Select a primary language to get the most out of our Journal pages:
English 日本語 Español Português

We have made a lot of improvements to our Journal section pages. Please send your feedback to!

History of Seattle Nikkei Immigrants from The North American Times

Chapter 12 (Part 2): Nisei Education in Japanese Schools

Read Chapter 12 (Part 1) >>


One of the North American Times1 articles (Feb. 13, 1919 issue) talks about the discuission about the textbooks that should be used at the Seattle Japanese school.  

There has been discussion on the need for textbook editing and compilation at the Seattle Japanese School. After a series of meetings and discussions by the educational affairs committee, and with the opinions of teachers at Japanese schools in different parts of Washington State as well as those of board members of the schools, a final decision was made to carry out the work collectively.

A meeting was held two days ago at the Jitsugyo Club (business club) and was expected to be attended by representatives from 15 schools in the state, but the actual attendants were from eight schools: Uemura (Spokane), Makiyama, Yamashita (Kent), Sumiyoshi (Winslow), Yamagiwa (Bellevue), Kinoshita, Oikawa (Fife), Tomosada (Aurora), Kakihara (Port Bradley), and Kumagai (Green Lake).

Representing the Seattle Japanese School were Principal Takabatake and six teachers: Chairperson of the Maintainance Committee Ito, Director of Educational Affairs Akiyoshi, and four members of the Educational Affairs department, Amano, Hashiguchi, Nagai and Tsuchiya. They held a roundtable discussion with Ito as moderator.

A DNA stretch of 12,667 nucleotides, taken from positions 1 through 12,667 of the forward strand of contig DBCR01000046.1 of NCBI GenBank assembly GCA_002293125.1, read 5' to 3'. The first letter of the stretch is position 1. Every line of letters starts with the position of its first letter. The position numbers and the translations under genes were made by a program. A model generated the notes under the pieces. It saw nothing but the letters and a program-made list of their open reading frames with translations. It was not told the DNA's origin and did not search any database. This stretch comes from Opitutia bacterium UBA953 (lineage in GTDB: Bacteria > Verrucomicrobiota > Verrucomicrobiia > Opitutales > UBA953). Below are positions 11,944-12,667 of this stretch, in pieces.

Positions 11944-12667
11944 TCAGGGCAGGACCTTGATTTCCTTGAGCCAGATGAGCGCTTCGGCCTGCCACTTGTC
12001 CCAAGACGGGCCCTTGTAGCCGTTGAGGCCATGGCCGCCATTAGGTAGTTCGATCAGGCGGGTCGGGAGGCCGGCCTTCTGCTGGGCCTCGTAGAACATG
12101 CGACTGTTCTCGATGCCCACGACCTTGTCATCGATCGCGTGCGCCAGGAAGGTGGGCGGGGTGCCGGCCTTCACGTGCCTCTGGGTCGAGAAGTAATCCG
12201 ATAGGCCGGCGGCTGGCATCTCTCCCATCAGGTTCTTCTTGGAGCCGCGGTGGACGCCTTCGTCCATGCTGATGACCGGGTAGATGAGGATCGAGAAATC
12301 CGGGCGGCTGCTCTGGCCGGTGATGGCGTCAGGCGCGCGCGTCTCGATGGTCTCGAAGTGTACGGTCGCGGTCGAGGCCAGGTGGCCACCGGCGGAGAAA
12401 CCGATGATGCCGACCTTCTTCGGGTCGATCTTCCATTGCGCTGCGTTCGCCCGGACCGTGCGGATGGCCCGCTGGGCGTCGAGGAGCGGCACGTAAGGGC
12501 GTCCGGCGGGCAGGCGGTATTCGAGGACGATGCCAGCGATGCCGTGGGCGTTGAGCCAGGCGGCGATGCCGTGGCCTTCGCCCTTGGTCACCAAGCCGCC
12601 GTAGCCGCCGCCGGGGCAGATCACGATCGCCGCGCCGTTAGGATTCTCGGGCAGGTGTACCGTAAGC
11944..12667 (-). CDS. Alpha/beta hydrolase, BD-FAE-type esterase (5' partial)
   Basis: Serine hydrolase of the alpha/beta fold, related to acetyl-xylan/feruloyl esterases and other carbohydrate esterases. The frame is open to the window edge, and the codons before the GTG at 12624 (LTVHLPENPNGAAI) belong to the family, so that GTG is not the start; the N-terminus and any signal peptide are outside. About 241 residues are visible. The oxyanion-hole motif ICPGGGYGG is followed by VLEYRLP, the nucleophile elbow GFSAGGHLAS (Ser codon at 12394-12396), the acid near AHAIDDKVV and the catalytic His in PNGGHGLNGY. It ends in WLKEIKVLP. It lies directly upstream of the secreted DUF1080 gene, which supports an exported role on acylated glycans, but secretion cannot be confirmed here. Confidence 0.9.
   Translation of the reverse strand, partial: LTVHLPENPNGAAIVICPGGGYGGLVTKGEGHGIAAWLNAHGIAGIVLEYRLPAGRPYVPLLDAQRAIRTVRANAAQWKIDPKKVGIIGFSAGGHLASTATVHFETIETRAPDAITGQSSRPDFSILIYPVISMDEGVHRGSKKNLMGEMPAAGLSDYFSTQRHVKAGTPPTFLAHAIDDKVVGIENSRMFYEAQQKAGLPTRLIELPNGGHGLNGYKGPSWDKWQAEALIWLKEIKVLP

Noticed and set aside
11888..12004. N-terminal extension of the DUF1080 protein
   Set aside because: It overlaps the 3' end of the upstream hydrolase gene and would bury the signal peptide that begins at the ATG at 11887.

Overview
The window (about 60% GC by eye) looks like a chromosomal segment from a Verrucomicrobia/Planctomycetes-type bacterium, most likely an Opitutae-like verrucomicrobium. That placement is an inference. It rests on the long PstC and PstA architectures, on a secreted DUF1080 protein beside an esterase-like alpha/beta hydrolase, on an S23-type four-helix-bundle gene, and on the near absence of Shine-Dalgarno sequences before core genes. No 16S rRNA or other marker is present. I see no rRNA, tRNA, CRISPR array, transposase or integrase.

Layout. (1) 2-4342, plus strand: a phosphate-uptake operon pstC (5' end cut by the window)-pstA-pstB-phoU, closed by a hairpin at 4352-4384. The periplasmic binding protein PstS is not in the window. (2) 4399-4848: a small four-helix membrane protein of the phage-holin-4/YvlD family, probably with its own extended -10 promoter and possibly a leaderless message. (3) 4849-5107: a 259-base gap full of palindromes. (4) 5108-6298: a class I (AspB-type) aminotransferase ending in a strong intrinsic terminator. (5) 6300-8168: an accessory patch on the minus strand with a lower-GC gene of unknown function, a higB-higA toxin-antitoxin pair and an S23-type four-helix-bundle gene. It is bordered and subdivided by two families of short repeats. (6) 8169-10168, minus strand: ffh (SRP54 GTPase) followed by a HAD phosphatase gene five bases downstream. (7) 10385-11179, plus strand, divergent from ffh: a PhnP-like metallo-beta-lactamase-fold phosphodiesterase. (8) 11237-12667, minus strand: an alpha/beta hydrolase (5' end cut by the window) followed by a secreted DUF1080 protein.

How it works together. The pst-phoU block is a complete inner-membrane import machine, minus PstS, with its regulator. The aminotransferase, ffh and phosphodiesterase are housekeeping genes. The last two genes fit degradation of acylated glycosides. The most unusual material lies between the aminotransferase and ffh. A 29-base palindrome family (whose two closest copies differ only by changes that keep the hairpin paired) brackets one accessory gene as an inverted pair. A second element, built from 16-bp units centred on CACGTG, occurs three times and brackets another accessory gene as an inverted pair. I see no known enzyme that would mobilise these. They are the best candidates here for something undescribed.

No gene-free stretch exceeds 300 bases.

Akiyoshi explained that the West Coast committee has been looking into this matter since last year. Given the fact that schools in San Francisco and Los Angeles have already started working on the editing, people in each region are recognizing the need to either modify or newly edit their textbooks — and that the time has now come to take such action.

Principal Takabatake pointed out that some parts of the textbooks designated by the Japanese Ministry of Education are inappropriate and that some parts are too difficult for children to comprehend.

The next agenda item was to seek opinions of the six schools that did not attend the meeting and make a final decision by majority vote of the Japanese School Educational Affairs Committee. They also decided to ask for donations from the community for the editing expenses and to hold an annual roundtable meeting of people involved in the state’s Japanese schools starting this year.

The article showed the push to change the textbooks used in the U.S. from the ones used in Japan to new textbooks to promote Americanization. According to some sources, the new textbook series comprised eight volumes, Nihongo dokuhon (Japanese Reader), published during 1920 to 1927. Mr. Takabatake was presumably the chief editor of this project and the series was called the “Takabatake Edition.”


The column “One Person a Day” (Feb. 18, 1919 issue) introduced Kotaro Takabatake, the principal of the Seattle Japanese School.

The chairperson of Fukuoka Kenjinkai and principal of the Japanese school gives the impression of someone with an artistically-free mind, as he is well-skilled in writing haiku poems, using Tanei as his pen name. He worked as a writer for The North American Times. He has written for the Asahi newspaper as well and currently writes for Taihoku Nippo.